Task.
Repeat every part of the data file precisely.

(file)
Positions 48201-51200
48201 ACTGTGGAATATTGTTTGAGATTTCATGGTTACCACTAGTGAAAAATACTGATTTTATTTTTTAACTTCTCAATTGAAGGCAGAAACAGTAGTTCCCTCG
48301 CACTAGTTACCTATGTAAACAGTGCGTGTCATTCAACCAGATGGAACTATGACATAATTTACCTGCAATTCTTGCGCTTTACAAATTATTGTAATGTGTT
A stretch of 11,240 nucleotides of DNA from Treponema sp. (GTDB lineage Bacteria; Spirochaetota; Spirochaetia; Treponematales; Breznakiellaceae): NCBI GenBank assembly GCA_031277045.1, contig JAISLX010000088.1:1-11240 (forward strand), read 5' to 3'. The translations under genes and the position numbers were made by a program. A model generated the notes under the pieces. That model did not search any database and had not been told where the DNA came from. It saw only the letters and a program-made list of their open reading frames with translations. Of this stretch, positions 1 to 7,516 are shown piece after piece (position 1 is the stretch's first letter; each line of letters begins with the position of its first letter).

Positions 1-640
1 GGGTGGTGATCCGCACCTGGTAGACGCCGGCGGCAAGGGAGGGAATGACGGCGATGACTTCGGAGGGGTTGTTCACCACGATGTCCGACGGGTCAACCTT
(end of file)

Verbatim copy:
Positions 48201-51200
48201 ACTGTGGAATATTGTTTGAGATTTCATGGTTACCACTAGTGAAAAATACTGATTTTATTTTTTAACTTCTCAATTGAAGGCAGAAACAGTAGTTCCCTCG
48301 CACTAGTTACCTATGTAAACAGTGCGTGTCATTCAACCAGATGGAACTATGACATAATTTACCTGCAATTCTTGCGCTTTACAAATTATTGTAATGTGTT
A stretch of 11,240 nucleotides of DNA from Treponema sp. (GTDB lineage Bacteria; Spirochaetota; Spirochaetia; Treponematales; Breznakiellaceae): NCBI GenBank assembly GCA_031277045.1, contig JAISLX010000088.1:1-11240 (forward strand), read 5' to 3'. The translations under genes and the position numbers were made by a program. A model generated the notes under the pieces. That model did not search any database and had not been told where the DNA came from. It saw only the letters and a program-made list of their open reading frames with translations. Of this stretch, positions 1 to 7,516 are shown piece after piece (position 1 is the stretch's first letter; each line of letters begins with the position of its first letter).

Positions 1-640
1 GGGTGGTGATCCGCACCTGGTAGACGCCGGCGGCAAGGGAGGGAATGACGGCGATGACTTCGGAGGGGTTGTTCACCACGATGTCCGACGGGTCAACCTT